Swimmer's Shoulder

Causes and Consequences

Swimmer’s Shoulder

Swimmer’s shoulder is a somewhat general term for the kinds of rotator cuff problems caused by swimming technique.  Over a career, between 30% and 90% of swimmers will suffer from shoulder problems related to their swimming.

Freestyle swimming overtraining or form error is the most common cause of swimmer shoulder problems.

There are a few common form errors in freestyle that can lead to impingements and other rotator cuff problems:

  • When the hand enters the water off target, there is extra strain placed on the stabilising muscles of the rotator cuff as compared to a more ideal angle closer to 12 o’clock.
  • Dropping an elbow too early in the pull through will also place excess strain on the rotator cuff by not forcing the stronger muscles of the back and chest to do the work.
  • Pulling out with an overly straightened arm rather than a slightly bent elbow.

Manual therapy and rehabilitation out of the water are very important before returning to competitive training. The best approach to rehabilitation involves being pain free and at full power in land exercise and a gradual, watchful return to the water under the eye o fan experienced swim coach. Initially, stroke drills at small distances need to be emphasized in order to train out any swim form problems,  before gradually increasing to previously swam distance.  This can then be followed by interval and cardiovascular training for both cardio and muscular fitness.  Kickboard, pull bouys and paddles are not appropriate aids when returning to the water after a shoulder injury but may be used much later after returning to competitive level swimming as long as the shoulder remains pain free during and after swimming.  There are respected and well researched ‘Return To Swimming Protocols’ that would be used by competent coaches.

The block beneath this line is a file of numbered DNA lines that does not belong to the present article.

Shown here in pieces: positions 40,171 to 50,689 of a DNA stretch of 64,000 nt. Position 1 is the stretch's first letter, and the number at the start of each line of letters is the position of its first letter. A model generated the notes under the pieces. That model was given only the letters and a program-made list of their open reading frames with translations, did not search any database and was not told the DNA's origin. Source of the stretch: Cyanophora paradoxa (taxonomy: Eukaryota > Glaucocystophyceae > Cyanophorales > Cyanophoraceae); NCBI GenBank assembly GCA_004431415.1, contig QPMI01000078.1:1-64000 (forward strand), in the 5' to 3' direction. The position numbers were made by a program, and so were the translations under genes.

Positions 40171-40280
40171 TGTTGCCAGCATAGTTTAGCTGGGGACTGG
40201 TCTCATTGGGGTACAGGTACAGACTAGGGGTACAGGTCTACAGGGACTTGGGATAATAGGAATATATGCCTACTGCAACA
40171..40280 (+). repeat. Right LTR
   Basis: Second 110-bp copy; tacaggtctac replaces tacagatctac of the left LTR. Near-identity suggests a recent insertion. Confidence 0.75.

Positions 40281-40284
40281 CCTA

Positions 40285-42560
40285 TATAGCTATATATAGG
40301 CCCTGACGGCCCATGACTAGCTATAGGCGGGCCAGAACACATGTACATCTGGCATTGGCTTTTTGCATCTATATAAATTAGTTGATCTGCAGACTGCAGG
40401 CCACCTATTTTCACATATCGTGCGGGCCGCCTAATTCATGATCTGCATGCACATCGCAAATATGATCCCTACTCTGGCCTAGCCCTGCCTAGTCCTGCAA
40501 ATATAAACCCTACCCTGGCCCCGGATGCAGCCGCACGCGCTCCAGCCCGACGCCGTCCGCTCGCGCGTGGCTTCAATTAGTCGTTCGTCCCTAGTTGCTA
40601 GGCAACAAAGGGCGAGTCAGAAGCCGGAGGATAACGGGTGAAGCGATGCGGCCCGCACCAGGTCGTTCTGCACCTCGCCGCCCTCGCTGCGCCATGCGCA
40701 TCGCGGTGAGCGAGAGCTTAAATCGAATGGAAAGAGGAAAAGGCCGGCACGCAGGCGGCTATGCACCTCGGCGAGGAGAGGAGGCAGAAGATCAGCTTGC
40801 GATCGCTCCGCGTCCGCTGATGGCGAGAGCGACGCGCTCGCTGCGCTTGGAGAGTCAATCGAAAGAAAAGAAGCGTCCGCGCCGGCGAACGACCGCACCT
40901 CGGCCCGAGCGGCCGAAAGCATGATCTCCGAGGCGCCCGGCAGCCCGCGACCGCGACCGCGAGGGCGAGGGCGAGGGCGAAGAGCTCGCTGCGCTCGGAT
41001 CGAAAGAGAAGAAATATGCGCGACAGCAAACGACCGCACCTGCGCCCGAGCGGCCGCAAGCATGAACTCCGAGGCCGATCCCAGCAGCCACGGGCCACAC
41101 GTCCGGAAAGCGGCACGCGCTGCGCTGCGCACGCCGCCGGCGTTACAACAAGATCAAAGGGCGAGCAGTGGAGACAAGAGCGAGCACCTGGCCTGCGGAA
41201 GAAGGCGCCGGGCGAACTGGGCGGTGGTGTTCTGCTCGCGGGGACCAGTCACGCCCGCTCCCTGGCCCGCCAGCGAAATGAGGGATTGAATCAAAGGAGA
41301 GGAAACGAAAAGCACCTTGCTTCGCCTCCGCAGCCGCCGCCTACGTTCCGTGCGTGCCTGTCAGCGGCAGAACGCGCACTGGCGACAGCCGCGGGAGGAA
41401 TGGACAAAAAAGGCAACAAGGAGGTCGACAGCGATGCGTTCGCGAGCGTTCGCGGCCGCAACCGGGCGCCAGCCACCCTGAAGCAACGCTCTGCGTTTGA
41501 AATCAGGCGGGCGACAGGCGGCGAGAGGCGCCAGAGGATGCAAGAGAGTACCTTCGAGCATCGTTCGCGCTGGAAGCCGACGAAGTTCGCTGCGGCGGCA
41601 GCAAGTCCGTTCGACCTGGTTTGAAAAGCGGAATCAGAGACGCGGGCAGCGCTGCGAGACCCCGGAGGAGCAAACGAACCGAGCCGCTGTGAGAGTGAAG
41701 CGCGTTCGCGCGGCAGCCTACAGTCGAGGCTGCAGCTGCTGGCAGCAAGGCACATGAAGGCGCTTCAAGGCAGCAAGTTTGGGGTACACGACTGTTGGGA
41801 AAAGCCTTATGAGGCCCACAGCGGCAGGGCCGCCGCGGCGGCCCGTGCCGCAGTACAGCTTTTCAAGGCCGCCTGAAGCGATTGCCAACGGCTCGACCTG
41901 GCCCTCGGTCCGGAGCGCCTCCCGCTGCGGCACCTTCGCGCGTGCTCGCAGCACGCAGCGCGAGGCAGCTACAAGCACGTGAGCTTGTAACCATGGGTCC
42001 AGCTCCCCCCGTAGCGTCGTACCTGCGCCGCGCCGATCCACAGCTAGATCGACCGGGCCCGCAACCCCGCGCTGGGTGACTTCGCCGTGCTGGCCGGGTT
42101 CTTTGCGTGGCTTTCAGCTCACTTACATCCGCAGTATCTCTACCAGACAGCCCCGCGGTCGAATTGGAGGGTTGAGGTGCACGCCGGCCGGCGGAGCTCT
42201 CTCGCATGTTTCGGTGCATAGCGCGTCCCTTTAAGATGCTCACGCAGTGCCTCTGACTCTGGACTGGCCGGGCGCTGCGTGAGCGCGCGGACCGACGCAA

They key to rehabilitation is communication between the swimmer, therapist and coach.  This would prevent unnecessary relapse and delay in training caused by progressing too quickly.



Swim Coach Soreness Rules

No soreness = distance increases of 200m/day

Sore during warm up but then passes in first 800m, repeat previous workout instead of progressing

If sore during that work out, stop and take a few days off.  Reduce next workout by 200m.

If sore for more than an hour after swimming, or the next day, skip a day, and reduce by 200m the last pain free workout.

If this persists, get a re-evaluation.

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